Friday, January 4, 2013

Rabbit Ears Canyon,Plateau- Organ Mountains






The last time I hiked into the Rabbit Ears Canyon I was given the rare sight of running water flowing over the bare granite and falling between giant boulders. That was back in August, 2008. I don't know if it's flowed again since, but in my several trips before that I had never seen a drop. The first time I hiked into the canyon I was using Greg Magee's directions( in his Dayhikes in Dona Ana County) for the climb to Rabbit Ears Plateau, which is actually the high point of a series of peaks that lie directly west across the canyon from the (three) Rabbit Ears( North, South and Middle).
     The trail starts out a short ways south of the Baylor Canyon trailhead using the rough road that ascends first to the stone building at Minehouse Spring and then continues to the old Hayner flourite mine.Over the old tailings dump is where the foot trail begins, initially passing( very narrowly) over the open mine shaft( I wouldn't want to be coming through this section in the dark). The trail is easy to follow as it sidehills north towards and then east onto slopes along the mouth of the canyon.Once in the canyon the trail fades fast, and continuing requires  scrambling up,over, around and through the boulders. Eventually a large rock slide is reached as the canyon opens up a bit.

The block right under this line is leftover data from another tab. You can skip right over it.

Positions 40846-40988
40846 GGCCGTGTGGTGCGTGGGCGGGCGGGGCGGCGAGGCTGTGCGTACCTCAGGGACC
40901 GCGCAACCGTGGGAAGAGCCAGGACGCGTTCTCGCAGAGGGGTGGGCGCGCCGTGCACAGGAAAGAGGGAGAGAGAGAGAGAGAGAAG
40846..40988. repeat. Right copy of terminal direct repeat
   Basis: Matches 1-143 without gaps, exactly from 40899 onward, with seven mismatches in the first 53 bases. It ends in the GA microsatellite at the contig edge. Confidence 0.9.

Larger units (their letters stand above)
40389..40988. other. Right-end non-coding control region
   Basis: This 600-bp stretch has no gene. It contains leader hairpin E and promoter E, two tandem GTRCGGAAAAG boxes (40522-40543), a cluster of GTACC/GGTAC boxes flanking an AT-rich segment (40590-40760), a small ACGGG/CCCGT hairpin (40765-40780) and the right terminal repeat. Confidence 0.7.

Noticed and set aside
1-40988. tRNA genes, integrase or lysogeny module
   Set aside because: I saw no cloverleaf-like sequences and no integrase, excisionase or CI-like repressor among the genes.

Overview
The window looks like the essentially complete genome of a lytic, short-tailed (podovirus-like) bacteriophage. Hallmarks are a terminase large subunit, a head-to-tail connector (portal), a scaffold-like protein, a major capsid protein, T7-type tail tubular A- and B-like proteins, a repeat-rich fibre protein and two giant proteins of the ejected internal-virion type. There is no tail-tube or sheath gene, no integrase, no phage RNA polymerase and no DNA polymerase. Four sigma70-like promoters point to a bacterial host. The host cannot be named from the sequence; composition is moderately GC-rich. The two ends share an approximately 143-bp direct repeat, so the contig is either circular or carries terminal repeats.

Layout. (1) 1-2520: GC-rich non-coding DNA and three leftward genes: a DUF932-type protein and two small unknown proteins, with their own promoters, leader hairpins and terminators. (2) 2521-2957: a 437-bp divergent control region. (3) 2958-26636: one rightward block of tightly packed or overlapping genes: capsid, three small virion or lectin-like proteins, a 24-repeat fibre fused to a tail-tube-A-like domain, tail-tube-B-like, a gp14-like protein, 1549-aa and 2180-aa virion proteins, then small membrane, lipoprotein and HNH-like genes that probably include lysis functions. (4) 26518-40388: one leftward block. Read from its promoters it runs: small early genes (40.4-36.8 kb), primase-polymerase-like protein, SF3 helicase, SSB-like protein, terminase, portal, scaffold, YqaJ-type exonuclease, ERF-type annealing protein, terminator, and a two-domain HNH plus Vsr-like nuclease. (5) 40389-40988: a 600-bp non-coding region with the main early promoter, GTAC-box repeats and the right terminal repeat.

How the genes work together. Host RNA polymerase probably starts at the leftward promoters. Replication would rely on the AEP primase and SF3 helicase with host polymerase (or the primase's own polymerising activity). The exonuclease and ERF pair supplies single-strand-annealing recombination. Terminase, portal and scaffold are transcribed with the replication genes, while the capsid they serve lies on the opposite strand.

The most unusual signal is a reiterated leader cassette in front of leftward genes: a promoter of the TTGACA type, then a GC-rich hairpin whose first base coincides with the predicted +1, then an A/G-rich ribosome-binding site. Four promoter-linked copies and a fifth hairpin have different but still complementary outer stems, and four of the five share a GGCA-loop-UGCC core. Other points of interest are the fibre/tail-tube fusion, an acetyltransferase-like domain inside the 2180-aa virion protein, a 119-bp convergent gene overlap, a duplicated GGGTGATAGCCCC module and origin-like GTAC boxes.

My first time, I was little nervous about traversing over this section,but there is not much slope and I believe the slide has been stabilized for a long time.At this point the canyon makes a  sharp turn south and becomes very, very  steep. Much of the walking is over bare rock,which in the winter months stays ice covered as very little sun gets into this very narrow north-south running section of the canyon. That first time I made it to the small saddle that lies between Rabbit Ears Plateau and the main Rabbit Ears.You may end up on all fours just before this point like I did. I started up toward the summit, but turned back before reaching it. Oddly enough there was another hiker that day who was  little ahead of me- who must have gone on to make it- although I never saw him coming back down. On a subsequent trip I did make it to the top with a Sierra Club group. There are many beautiful, mature ponderosa pines growing along the rocky ridge. Views to the massive Rabbit Ears peaks are fantastic.This isn't an easy hike,but like other sojourns in the high regions of the Organs it will give a close up look at a place very few people visit and the sense of accomplishment  that comes with an adventure in, despite the closeness of Las Cruces and El Paso, one of wildest desert ranges in the west.

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